gun control

At his first campaign rally after mass shootings in El Paso, Texas, and Dayton, Ohio, President Trump appeared to back away from supporting a possible expansion of background checks in favor of a push for more attention to mental illness.

"There is a mental illness problem that has to be dealt with. It's not the gun that pulls the trigger — it's the person holding the gun," Trump said to roars and a standing ovation from the Manchester, N.H., crowd.

Updated at 11:58 a.m. ET

President Trump on Friday indicated that he supported new legislation on "intelligent" background checks for gun purchases after recent mass shootings in Texas and Ohio.

"On background checks, we have tremendous support for really common-sense, sensible, important background checks," Trump told reporters at the White House.

The president said the issue "isn't a question of NRA, Republican or Democrat," and added that he had spoken with the head of the National Rifle Association.

Gov. Andrew Cuomo is continuing to offer his views in the national debate about gun control. He's asking Democratic presidential candidates to endorse four gun control measures previously adopted in New York.


Karen DeWitt

The New York State legislature built on the state’s 2013 gun control laws Tuesday, and are passing  measures to extend the waiting period for background checks for some purchasers,  and forbidding teachers from bringing guns to school.

Karen Dewitt / WBFO Albany Correspondent

The New York State Senate made history on two fronts Monday, as it elected Andrea Stewart-Cousins to be the first woman and the first African-American woman to head the chamber in January.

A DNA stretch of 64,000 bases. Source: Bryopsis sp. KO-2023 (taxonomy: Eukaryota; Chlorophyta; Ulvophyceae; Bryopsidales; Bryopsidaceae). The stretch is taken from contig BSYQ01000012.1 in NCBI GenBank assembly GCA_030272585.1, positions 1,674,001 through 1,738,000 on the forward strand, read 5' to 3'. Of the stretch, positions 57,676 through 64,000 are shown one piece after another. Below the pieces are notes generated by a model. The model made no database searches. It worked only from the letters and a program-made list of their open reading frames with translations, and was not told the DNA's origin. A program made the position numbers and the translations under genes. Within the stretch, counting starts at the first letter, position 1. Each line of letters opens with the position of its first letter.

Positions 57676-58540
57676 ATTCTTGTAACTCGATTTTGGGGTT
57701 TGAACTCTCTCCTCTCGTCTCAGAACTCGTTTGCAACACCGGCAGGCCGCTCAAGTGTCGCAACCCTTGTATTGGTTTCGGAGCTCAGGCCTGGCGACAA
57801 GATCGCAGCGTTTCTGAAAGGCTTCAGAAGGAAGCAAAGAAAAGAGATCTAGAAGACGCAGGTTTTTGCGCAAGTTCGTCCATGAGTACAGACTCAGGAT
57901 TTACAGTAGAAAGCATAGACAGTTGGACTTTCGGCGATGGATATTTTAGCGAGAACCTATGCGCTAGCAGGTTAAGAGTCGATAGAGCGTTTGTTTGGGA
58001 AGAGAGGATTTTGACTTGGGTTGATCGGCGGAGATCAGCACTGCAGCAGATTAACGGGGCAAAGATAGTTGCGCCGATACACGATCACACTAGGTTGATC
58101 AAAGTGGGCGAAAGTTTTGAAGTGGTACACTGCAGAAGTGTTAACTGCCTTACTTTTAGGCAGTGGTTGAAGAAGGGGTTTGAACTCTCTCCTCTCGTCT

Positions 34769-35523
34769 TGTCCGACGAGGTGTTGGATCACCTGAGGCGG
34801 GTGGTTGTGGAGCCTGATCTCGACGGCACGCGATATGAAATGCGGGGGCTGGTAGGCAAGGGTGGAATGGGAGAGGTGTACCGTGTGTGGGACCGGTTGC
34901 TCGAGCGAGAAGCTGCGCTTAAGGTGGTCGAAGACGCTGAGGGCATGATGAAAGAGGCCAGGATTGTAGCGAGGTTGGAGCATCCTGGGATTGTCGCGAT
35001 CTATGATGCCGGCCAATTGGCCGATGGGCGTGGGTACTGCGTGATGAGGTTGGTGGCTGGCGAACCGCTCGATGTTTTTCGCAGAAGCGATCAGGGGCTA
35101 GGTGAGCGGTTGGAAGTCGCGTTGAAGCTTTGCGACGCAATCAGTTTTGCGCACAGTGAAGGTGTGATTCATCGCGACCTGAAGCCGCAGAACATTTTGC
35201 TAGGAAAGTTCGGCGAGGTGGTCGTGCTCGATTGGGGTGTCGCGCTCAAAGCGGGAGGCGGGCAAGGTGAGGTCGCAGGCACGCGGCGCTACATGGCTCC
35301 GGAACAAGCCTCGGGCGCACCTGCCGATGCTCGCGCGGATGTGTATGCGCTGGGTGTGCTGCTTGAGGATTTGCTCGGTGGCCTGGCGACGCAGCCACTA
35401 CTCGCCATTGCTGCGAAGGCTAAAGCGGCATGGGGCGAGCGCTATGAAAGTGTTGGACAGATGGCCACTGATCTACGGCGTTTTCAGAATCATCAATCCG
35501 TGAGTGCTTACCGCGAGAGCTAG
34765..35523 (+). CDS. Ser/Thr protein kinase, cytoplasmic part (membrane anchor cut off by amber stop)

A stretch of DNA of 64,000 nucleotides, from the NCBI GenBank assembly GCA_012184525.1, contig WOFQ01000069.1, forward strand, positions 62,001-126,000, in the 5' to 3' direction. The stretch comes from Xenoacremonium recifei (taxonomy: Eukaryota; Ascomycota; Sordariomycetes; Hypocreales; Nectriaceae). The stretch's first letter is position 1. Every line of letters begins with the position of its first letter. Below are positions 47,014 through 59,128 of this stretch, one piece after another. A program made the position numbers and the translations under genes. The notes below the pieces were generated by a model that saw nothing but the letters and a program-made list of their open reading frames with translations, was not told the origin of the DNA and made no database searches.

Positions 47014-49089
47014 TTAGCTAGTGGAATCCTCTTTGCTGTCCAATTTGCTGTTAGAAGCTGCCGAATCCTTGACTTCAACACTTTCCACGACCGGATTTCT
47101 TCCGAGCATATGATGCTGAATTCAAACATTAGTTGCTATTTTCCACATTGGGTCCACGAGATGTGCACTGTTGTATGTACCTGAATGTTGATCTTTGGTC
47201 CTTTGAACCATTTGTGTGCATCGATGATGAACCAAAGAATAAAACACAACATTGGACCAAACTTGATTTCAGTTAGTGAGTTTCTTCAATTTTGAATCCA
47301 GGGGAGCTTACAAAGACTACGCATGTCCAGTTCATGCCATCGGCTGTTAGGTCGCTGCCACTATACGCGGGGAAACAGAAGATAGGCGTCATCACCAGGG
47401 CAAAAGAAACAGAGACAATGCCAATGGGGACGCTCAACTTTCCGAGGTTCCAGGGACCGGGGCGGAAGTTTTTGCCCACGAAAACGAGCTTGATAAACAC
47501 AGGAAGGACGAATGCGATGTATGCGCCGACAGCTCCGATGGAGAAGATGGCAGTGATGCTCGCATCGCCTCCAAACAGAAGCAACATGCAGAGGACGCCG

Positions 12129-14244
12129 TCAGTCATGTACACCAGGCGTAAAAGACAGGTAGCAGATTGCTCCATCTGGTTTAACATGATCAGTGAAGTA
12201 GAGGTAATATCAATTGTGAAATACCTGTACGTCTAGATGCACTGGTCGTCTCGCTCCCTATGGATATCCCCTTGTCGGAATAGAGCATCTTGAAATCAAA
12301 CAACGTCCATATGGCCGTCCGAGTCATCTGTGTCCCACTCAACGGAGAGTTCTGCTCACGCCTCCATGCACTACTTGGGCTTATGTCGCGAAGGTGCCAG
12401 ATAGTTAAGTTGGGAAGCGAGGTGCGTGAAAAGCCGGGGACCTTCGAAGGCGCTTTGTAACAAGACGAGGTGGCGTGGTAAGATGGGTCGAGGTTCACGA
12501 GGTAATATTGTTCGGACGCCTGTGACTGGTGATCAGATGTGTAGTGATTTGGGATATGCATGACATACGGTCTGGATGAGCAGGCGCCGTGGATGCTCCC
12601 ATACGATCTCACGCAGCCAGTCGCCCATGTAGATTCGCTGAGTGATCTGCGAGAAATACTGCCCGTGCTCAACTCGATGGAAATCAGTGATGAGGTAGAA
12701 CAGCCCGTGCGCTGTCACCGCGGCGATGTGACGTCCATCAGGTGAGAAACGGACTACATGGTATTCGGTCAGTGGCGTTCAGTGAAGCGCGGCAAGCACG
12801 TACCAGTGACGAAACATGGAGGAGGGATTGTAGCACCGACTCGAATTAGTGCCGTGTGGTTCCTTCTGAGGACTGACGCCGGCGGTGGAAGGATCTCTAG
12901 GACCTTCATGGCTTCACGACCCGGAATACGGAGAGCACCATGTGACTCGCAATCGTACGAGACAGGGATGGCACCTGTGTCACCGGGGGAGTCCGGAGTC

Governor's Office

Governor Cuomo has begun a statewide tour to promote a bill to give teachers and school administrators the power to go to court and ask a judge to confiscate the guns of a student and their family, if they suspect the student might try to harm themselves or others.


In his first formal policy response to the deadly school shooting in Parkland, Fla., last month, President Trump is setting up a federal commission to explore school safety. He's also endorsing legislation to improve background checks, and urging states to pass laws temporarily keeping guns out of the hands of people judged to be dangerous to themselves or others.

A policy proposal unveiled Sunday evening has Trump renewing his support for arming teachers and other school employees on a volunteer basis. He stopped short of endorsing a higher age limit for would-be gun buyers.

Karen DeWitt

Democrats in the State Senate tried to force a vote on gun control legislation in the State Senate, to put Republicans on the spot over some GOP Senators’ resistance to the bills.


WBFO file photo/Chris Caya

Congressman Brian Higgins, when pressed about the gun control debate, suggested lawmakers need to hold formal hearings in order to come up with a smart, reasonable and genuine response to gun violence.

Updated at 3:40 p.m. ET

Just over a week after 17 people were killed at Parkland, Fla., high school, National Rifle Association executive vice president and CEO Wayne LaPierre gave a fiery, defiant speech at the annual Conservative Political Action Conference, or CPAC, on Thursday at the National Harbor in Maryland. LaPierre defended Second Amendment rights and warned of a "socialist agenda" intended to strip firearms away from law-abiding citizens.

WBFO file photos

Two federal lawmakers who represent Western New Yorkers are praising the Florida high school students who have spoken up and demanded change following a mass shooting Feb. 14 in Parkland. Both were asked about their latest thoughts about the gun violence debate, including whether new legislation banning more powerful firearms is in order.


NYSenate.gov

Democrats in the New York state Senate say they will push harder for gun control bills in the wake of the Florida shooting that left 17 dead and are even considering proposing the measures as hostile amendments.


WBFO file photo

New York’s junior senator, Kirsten Gillibrand, was officially nominated for re-election Friday at a meeting of the State Democratic Party in Albany, where she said she will serve out her entire six-year term if she wins the race in November.